New York (Aug. 30, 2004) -- A Senate subcommittee has revealed internal e-mail messages showing that KPMG reportedly discussed selling a new tax shelter similar to one that was banned more than two years earlier by the Internal Revenue Service, according to published reports about the newly disclosed internal e-mail messages.
KPMG is under scrutiny by the Internal Revenue Service and the Justice Department for its past promotion of abusive tax shelters. The Montvale, N.J.-based firm also faces a federal grand jury investigation in Manhattan and several investor lawsuits related to its past shelter activities.
According to The New York Times, the e-mails, released by a Senate subcommittee investigating abusive tax shelters last week, don't show whether KPMG ever sold the new version of the old shelter, Offshore Portfolio Investment Strategy, or OPIS, but the messages do show how the firm's efforts to create and sell dozens of tax shelters appear "much more rigorous and extensive" than detailed in documents made public last fall by the Senate Permanent Subcommittee on Investigations, the Times said.
In a hearing on tax shelters held last November, the Senate Permanent Subcommittee on Investigations reported that KPMG earned $124 million in fees from four tax shelters that were deemed abusive.
KPMG spokesman Tom Fitzgerald said, "KPMG has taken strong measures to reorganize and restructure its tax practice, including changes to leadership, policies, practices and procedures. Simply put, we are not doing today what we did years ago."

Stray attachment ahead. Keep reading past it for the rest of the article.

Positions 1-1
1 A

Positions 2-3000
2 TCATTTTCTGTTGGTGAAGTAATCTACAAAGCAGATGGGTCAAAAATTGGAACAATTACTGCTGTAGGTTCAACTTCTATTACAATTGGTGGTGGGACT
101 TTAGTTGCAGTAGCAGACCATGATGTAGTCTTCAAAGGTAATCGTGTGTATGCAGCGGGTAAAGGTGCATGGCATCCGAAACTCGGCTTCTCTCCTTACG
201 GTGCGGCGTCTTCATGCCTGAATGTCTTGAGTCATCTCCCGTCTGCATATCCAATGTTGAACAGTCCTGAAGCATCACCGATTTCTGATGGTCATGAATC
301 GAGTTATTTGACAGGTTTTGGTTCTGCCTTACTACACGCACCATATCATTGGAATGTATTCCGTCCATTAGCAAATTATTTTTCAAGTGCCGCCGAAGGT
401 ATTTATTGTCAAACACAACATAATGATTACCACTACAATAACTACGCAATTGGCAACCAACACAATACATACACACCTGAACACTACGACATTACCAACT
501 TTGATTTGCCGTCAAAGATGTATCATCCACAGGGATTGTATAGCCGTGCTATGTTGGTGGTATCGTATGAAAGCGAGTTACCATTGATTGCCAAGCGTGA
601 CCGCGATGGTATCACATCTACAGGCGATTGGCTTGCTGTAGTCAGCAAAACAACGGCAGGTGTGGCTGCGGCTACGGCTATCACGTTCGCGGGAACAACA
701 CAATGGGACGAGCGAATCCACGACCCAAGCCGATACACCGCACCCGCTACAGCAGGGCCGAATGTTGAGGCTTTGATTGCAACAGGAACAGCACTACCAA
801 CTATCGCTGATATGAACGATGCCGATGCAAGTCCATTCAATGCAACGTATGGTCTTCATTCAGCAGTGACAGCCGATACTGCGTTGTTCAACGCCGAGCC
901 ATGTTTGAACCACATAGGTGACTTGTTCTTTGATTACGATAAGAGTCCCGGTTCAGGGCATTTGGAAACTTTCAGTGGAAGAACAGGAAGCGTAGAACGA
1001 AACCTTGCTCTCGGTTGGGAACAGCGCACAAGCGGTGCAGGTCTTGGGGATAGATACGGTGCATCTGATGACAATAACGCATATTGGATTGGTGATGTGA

The e-mail messages, which date from the mid-1990s to 2003, are said to refer to at least a dozen new tax shelters that appear aggressive in their reading of the tax code. According to the Times, the IRS declared the OPIS and similar variations, which used complex financial moves to create paper losses that then offset in whole or in part legitimate taxable income, invalid in August 2001.
A May 2003 e-message by a KPMG tax partner said that the new version of OPIS was designed to do the same thing using United States partnerships rather than foreign limited partnerships for certain parts of the transaction, according to the paper.
As part of a larger goal of establishing what the firm called an "investment banking model," in which it would join with investment boutiques and large banks for access to financing needed for certain shelters for extremely wealthy individuals, the e-mails show that KPMG engaged in exhaustive legal analysis of tax and civil court rulings and IRS rulings to find loopholes in the tax code to justify its shelters, according to the Times, which cited a KPMG slide presentation as saying, "The IRS position of what is 'final' is not 'real world view.'"
-- WebCPA staff
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